The reason why we chose to go to Варна (Varna) instead of more popular seaside resorts like  Златни пясыци (Golden Sands) was that the last thing we wanted was to be surrounded by packs of fellow travellers especially those from our own country who, just like us, might have come here driven by the power of money (or rather not too much of it). Varna seemed like a perfect option for us as rather than being a tourist-oriented resort, it was just a city where there happened to be the sea. I am not particulaswbrly a fan of spending days on end just basking in the sun and swimming in the sea which seems like the only things you can do in a typical seaside resort. We want more authenticity to give us more of a taste of local life. So this is how we ended up going to Varna.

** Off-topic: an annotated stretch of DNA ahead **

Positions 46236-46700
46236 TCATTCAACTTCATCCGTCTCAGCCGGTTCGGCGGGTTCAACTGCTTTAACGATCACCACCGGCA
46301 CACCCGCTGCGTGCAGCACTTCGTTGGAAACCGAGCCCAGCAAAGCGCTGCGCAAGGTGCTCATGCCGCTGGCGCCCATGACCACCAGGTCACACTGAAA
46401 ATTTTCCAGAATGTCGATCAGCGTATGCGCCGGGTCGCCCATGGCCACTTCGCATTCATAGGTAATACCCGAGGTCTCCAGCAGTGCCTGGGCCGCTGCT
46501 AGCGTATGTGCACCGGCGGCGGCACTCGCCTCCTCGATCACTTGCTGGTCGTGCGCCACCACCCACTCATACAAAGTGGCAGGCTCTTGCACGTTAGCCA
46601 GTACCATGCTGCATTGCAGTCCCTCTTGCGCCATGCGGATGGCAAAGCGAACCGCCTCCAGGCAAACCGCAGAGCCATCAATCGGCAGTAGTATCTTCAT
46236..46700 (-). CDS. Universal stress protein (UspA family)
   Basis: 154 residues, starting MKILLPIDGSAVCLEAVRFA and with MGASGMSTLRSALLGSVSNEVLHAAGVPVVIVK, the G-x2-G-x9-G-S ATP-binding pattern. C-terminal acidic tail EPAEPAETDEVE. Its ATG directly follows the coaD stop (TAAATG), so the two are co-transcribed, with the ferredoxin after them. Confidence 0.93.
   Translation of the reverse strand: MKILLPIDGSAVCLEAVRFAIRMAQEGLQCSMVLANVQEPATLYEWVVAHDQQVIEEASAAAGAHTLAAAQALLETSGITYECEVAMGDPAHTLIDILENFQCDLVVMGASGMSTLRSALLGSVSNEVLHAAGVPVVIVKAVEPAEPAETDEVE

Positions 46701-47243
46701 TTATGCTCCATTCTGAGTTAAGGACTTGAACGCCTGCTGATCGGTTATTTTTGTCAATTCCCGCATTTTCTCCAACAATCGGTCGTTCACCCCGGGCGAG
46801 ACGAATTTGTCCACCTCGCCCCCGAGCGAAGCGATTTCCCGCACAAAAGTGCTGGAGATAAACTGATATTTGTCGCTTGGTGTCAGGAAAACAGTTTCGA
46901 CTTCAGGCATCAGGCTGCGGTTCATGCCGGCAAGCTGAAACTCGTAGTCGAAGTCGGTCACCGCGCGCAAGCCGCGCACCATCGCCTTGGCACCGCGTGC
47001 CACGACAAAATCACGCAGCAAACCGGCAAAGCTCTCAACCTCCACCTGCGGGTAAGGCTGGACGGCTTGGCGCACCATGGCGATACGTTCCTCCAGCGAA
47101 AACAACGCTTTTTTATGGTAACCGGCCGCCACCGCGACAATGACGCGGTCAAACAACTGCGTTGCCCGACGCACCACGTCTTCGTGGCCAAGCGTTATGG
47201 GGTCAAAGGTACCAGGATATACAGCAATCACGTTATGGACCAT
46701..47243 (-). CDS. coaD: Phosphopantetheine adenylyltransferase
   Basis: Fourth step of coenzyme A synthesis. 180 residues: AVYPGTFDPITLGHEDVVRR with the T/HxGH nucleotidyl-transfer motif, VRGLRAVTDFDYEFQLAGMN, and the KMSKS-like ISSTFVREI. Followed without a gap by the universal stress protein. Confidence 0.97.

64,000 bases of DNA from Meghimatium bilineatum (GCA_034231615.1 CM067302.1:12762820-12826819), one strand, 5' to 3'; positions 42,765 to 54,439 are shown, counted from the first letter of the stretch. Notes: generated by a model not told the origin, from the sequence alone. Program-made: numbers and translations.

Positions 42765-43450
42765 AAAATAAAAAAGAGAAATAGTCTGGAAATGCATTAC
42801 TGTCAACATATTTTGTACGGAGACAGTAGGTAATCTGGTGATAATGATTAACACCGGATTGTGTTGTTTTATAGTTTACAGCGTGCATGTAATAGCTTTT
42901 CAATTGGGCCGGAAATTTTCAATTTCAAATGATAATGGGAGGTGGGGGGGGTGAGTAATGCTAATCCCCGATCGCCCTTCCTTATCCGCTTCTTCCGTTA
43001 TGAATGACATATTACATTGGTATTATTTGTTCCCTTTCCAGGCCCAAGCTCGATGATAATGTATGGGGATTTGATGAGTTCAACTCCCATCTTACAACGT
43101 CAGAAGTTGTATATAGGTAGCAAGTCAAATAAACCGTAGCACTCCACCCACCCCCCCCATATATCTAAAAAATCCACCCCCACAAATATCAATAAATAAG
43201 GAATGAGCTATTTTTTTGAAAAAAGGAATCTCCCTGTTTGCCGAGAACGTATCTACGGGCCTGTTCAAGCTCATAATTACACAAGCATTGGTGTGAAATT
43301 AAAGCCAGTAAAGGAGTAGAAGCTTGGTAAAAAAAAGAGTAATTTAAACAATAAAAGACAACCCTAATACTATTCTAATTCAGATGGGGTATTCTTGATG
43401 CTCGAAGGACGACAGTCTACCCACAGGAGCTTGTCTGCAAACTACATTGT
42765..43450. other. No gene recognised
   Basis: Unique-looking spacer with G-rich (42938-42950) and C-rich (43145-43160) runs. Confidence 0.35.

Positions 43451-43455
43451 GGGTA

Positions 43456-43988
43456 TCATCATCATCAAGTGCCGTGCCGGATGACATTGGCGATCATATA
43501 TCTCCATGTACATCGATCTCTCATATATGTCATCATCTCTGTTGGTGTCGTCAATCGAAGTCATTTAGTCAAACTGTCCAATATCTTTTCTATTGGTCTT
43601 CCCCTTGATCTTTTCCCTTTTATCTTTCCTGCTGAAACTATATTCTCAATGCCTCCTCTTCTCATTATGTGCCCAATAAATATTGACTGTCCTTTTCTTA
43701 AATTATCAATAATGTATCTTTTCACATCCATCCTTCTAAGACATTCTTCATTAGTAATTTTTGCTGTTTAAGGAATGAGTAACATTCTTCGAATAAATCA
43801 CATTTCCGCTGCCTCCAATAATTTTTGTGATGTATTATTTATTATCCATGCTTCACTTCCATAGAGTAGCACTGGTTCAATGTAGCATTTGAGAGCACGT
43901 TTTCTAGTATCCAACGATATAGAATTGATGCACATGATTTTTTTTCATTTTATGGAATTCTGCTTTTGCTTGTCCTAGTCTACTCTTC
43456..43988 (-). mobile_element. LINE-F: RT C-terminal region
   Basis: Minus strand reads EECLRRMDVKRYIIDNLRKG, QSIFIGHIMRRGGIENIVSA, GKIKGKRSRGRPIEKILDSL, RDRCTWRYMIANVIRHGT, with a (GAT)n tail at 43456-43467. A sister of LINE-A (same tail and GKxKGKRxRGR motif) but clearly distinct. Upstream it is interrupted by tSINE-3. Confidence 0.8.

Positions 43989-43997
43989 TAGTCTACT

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When we exited the airport, we couldn’t actually see the Black Sea yet but we could somehow feel it. I don’t really know whether it was our imagination or there was something quite tangible in the air. We got on the bus which was supposed to take us to the city centre. We had a bit of a difficulty trying to say where exactly we were going (what about this Cyrillic alphabet?). Well, this is when we should remember to distinguish between letters and sounds. This certainly brings out a language teacher in me because I often find myself having to explain the difference between the two to my students. Russian and Bulgarian sounds didn’t seem like siblings at all, more like stepsiblings I should believe… As we drove further into the suburbs, I was really shocked and remembered some people warning me that Varna might seem like an average Russian city in the 1990s. Well, I’m sorry to say that now but at the moment it certainly felt like one. I was starting to relate to Filip Kirkorov and understood why he decided to get out of here. The streets seem really dull and I was doubting whether I was still treating Bulgaria as a sibling that I thought my visit could rescue. It certainly needed help but was I the one to give it? That feeling was so striking because that had been the first time I actually had it while travelling. Of course disappointment is something that you have to deal with whatever you do but it felt like something really major. Did we really make a mistake by choosing to come here?